Daily Briefing

10 things you need to know today: September 4, 2014

Harold Maass
President Obama chats with Ukrainian President Petro Poroshenko at the NATO summit.  (AP Images/Charles Dharapak)
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Justice Department inquiry will focus on Ferguson police practices

The Justice Department is expected to announce as early as Thursday that it is launching a civil rights investigation into the police department in Ferguson, Missouri, where a white officer shot and killed an unarmed black teen, Michael Brown, last month. Some witnesses said Brown had his hands up, but the officer said Brown rushed him. The killing set off weeks of unrest in Ferguson, a predominantly African-American suburb of St. Louis. The investigation will cover training, the use of force, and other practices. [Los Angeles Times]


NATO opens a summit focusing on the Ukraine crisis

NATO leaders are starting a two-day summit in Wales on Thursday where they will bolster their support for Ukraine in its battle against Russian-backed separatists. Ukrainian President Petro Poroshenko was expected to meet with President Obama and several European leaders before the summit begins to repeat his call for arms and other support, and possibly rekindle his controversial bid to join NATO. Russian President Vladimir Putin unveiled a peace plan Wednesday that essentially entrenches rebel gains. [Reuters, The Washington Post]


Judge upholds Louisiana's ban on same-sex marriage ban

A federal judge upheld Louisiana's gay marriage ban on Wednesday, interrupting a courtroom winning streak for advocates of same-sex marriage. State officials named in the lawsuit said they were pleased with the ruling, but lawyers representing the seven same-sex couples who challenged the ban said they would appeal. Before Wednesday's ruling, courts had ruled in favor of gay marriage more than 20 times since the Supreme Court struck down key parts of the Defense of Marriage Act last year. [New Orleans Times-Picayune]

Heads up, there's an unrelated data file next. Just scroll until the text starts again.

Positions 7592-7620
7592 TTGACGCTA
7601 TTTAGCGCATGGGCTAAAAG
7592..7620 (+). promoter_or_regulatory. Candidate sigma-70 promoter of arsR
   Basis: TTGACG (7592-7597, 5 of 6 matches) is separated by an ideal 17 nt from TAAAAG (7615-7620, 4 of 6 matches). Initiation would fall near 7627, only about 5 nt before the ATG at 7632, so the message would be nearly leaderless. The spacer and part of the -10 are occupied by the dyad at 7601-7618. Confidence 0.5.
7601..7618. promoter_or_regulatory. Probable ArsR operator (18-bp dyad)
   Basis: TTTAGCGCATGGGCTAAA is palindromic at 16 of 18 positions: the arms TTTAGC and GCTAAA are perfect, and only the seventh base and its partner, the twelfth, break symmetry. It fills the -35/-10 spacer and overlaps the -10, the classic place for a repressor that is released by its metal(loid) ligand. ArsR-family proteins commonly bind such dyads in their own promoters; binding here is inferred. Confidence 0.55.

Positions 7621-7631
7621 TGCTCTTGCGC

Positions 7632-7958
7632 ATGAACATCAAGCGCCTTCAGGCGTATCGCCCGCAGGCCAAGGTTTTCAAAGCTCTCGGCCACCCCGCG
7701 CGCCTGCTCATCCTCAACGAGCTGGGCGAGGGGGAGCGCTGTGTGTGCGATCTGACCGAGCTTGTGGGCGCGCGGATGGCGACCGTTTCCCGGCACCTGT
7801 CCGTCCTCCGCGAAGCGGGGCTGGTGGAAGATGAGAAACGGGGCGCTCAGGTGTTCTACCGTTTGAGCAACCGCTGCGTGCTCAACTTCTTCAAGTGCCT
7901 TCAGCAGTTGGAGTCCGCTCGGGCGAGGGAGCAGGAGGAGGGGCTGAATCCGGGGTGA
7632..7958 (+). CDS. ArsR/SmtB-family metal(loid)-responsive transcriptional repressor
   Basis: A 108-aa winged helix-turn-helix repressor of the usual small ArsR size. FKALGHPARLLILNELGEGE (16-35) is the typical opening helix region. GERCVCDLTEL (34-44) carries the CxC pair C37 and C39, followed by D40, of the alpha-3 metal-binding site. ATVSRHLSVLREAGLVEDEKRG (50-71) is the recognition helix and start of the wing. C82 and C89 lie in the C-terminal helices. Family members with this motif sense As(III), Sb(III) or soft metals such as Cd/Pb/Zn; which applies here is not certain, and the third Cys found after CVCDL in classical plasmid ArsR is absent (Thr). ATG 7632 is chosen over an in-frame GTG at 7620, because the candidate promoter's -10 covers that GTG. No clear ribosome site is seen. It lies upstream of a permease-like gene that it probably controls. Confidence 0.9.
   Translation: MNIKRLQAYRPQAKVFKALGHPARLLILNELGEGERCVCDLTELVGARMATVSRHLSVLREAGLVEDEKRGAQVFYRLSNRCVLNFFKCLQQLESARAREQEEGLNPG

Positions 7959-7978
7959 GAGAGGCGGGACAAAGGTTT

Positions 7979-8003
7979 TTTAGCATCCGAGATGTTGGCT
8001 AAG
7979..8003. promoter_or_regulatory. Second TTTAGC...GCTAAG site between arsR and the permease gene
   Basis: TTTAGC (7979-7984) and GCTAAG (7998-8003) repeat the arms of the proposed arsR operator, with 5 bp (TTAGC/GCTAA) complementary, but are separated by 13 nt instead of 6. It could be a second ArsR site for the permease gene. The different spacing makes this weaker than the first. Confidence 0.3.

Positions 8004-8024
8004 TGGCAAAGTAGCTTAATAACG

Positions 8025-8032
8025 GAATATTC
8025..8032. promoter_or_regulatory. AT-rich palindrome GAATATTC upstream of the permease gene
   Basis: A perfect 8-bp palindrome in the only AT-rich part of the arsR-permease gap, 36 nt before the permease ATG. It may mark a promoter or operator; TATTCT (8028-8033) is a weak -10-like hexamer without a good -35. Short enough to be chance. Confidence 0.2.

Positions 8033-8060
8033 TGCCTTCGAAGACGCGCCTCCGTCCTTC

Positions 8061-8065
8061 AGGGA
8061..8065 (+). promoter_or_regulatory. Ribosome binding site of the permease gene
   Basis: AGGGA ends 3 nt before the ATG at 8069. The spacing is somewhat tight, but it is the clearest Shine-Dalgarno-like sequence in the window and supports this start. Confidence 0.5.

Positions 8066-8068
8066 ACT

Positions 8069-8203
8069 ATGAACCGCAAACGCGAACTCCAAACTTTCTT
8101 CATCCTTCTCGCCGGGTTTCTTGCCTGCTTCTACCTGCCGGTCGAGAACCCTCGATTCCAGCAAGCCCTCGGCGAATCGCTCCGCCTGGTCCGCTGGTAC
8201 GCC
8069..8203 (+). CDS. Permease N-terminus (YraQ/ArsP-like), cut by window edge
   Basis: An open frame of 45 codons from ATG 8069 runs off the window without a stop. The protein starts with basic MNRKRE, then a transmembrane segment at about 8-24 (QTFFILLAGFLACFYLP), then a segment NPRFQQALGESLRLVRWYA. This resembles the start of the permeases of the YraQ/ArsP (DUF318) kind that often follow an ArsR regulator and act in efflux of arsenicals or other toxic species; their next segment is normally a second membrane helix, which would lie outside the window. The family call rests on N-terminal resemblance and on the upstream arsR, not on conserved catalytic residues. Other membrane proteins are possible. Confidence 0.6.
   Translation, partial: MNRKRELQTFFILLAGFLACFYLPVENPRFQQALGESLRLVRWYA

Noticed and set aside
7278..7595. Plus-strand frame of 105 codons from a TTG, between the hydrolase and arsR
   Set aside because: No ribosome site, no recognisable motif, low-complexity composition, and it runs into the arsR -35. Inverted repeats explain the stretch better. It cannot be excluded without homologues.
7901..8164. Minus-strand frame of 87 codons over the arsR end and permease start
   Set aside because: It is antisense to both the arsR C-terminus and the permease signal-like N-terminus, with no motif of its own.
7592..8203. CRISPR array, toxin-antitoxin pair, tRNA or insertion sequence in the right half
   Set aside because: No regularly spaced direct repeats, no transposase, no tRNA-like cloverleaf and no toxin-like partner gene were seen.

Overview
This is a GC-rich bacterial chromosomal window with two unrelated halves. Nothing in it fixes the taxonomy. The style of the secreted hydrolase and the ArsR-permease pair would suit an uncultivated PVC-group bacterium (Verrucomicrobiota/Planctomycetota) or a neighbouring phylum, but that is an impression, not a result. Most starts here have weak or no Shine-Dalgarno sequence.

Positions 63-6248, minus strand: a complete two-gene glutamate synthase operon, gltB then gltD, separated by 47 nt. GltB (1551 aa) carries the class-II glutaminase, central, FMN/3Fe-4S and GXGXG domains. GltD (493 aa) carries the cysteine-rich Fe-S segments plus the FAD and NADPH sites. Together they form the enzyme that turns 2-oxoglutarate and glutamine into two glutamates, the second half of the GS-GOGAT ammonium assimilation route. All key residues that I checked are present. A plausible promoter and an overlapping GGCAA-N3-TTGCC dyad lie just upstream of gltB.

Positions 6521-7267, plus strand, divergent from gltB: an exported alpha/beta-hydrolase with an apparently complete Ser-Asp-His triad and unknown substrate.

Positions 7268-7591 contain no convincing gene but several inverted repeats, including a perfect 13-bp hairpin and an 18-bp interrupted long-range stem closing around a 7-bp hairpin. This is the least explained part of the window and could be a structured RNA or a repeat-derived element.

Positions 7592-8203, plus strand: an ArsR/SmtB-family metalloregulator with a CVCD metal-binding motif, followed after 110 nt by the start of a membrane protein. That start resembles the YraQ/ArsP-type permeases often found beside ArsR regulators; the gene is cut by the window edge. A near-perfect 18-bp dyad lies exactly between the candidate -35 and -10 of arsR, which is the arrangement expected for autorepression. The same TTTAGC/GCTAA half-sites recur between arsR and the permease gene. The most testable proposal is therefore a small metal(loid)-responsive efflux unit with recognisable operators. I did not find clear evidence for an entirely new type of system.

Democratic candidate quits Kansas Senate race

Democrat Chad Taylor dropped out of the election for U.S. Senate in Kansas on Wednesday, leaving his party with no candidate in the race. The unexpected move could improve Democrats' goal of ousting incumbent Republican Sen. Pat Roberts, however, because it will let independent candidate Greg Orman to challenge Roberts head-on in November. Orman, whom Roberts' campaign manager calls a "closet Democrat," led Roberts 43 percent to 33 percent in a head-to-head race in an August poll by Public Policy Polling. [The Wichita Eagle]


Al Qaeda launches a jihadi offshoot in India

Al Qaeda has launched a new branch in India, the terror group's chief, Ayman al-Zawahiri, said in a video posted online Wednesday. He said the new offshoot, Qaedat al Jihad, would fight to return Islam "to the Indian subcontinent, which was part of the Muslim world before it was invaded." India put four heavily Muslim states mentioned in the 55-minute video on alert. The push comes as al Qaeda faces increasing competition for recruits and funding with the rise of the rival extremist group Islamic State in Iraq and Syria. [The Associated Press]